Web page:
Australia - Coca-Cola Amatil hopes to snatch Corona licence from Foster's

Will Foster's be trembling in their boots? Coca-Cola Amatil chief Terry Davis has warned former joint-venture partner SABMiller, the new owner of brewing major Foster’s, that he will be back in the Australian beer market in 2014. Speaking at the release of the Coca-Cola Amatil's (CCA) annual results on 22 February 2012, Mr Davis said expansion into the alcoholic beverage sector remained a "core strategy for CCA".

CCA has already held talks with global brewers for new licences, such as Grupo Modelo’s Corona Extra as soon as a two-year non-compete agreement with SABMiller comes to an end. Read on

 

India - Crash landing for Kingfisher Airlines and United Spirits?

What a partner Heineken has picked in India. The larger-than-life entrepreneur Vijay Mallya is having troubles both at his Kingfisher Airlines and at his liquor company United Spirits. On 20 February 2012 The Times of India newspaper reported that the beleaguered Kingfisher Airlines' operator Mallya plans not to shut down the private carrier which struggled to stay afloat after further large-scale flight disruptions and resignation of pilots.

Kingfisher Airlines' bank accounts were frozen by income tax officials due to non-payment of bills. The airline has repeatedly requested additional loans from its lenders but none of the pleas have yet been agreed to.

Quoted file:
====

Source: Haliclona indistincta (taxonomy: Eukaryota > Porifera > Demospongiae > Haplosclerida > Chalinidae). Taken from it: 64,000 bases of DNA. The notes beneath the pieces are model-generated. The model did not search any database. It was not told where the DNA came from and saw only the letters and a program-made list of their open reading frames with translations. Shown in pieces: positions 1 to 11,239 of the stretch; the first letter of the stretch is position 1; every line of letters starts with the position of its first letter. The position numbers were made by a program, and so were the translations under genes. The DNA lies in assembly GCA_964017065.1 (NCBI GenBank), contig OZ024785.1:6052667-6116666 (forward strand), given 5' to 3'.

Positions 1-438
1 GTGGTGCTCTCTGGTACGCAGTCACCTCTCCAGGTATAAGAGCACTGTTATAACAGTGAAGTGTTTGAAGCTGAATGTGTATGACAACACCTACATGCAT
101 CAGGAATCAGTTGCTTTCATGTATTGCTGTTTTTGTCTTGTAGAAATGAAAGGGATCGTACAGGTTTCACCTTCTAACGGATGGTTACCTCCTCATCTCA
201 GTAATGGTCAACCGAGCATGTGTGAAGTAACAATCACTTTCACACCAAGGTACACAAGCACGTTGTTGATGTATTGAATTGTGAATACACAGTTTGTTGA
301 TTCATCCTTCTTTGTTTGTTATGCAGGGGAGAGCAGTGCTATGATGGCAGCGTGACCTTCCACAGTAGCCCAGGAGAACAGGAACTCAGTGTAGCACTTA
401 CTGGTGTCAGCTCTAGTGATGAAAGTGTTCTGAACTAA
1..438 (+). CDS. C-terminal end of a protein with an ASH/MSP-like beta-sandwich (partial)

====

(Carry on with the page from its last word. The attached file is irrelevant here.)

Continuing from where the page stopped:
UB Group's flagship spirits arm, United Spirits, is on wobbly financial ground too as interest costs mount and it faces low growth in markets such as Tamil Nadu and West Bengal due to regulatory issues, Indian media reported on 24 February 2012. Read on

 

United Kingdom - Sam Adams to be brewed by Shepherd Neame

They have had Sam Adams contract-brewed in the U.S. for decades, so why not have it produced under licence abroad? In February 2012, U.S. craft brewer Boston Beer said that Kent-based Shepherd Neame will now be producing the beer after having previously served as their importer into the UK. Read on

 

Italy - Revolving doors at Birra Peroni

Italy, the eurozone's third-largest economy is in recession and prime minister Mario Monti predicted worse to come. What do brewers do in times of economic crisis? Change executives. Roberto Jarrín, 46, is the new CEO of Birra Peroni, the Italian subsidiary of SABMiller Group.

Mr Jarrín, born in Brazil and raised in Ecuador, joined Birra Peroni in January 2012, swapping seats with Birra Peroni's previous CEO Alfonso Bosch, who has, in turn, become president of SABMiller's subsidiary in Ecuador, Cervecería Nacional.

Mr Bosch has headed Birra Peroni, Italy's number two brewer behind Heineken, since 2008 and has seen the brewer's domestic output decline.

Italy or Ecuador? If pressed for a decision, I would choose Ecuador over Italy. Read on

 

Australia - Milk wars hit Lion's profits

When the supermarket chain Coles began selling two-litre bottles of house brand milk for AUD 2 (USD 2.12) in January last year, a discount of up to 33 percent that was instantly matched by larger rival Woolworths and German-owned discounter Aldi, Australia's brewer-cum-dairy-company Lion knew they were in for a rough year.

This was confirmed in February 2012 when Lion, a fully-owned subsidiary of Japan's Kirin, reported they had to write-down AUD 1.2 billion (USD 1.3 billion) across its business for the financial year to 30 September 2011.

While the milk price wars between Coles and Woolworths was the single biggest blow, the business faced other significant headwinds. Read on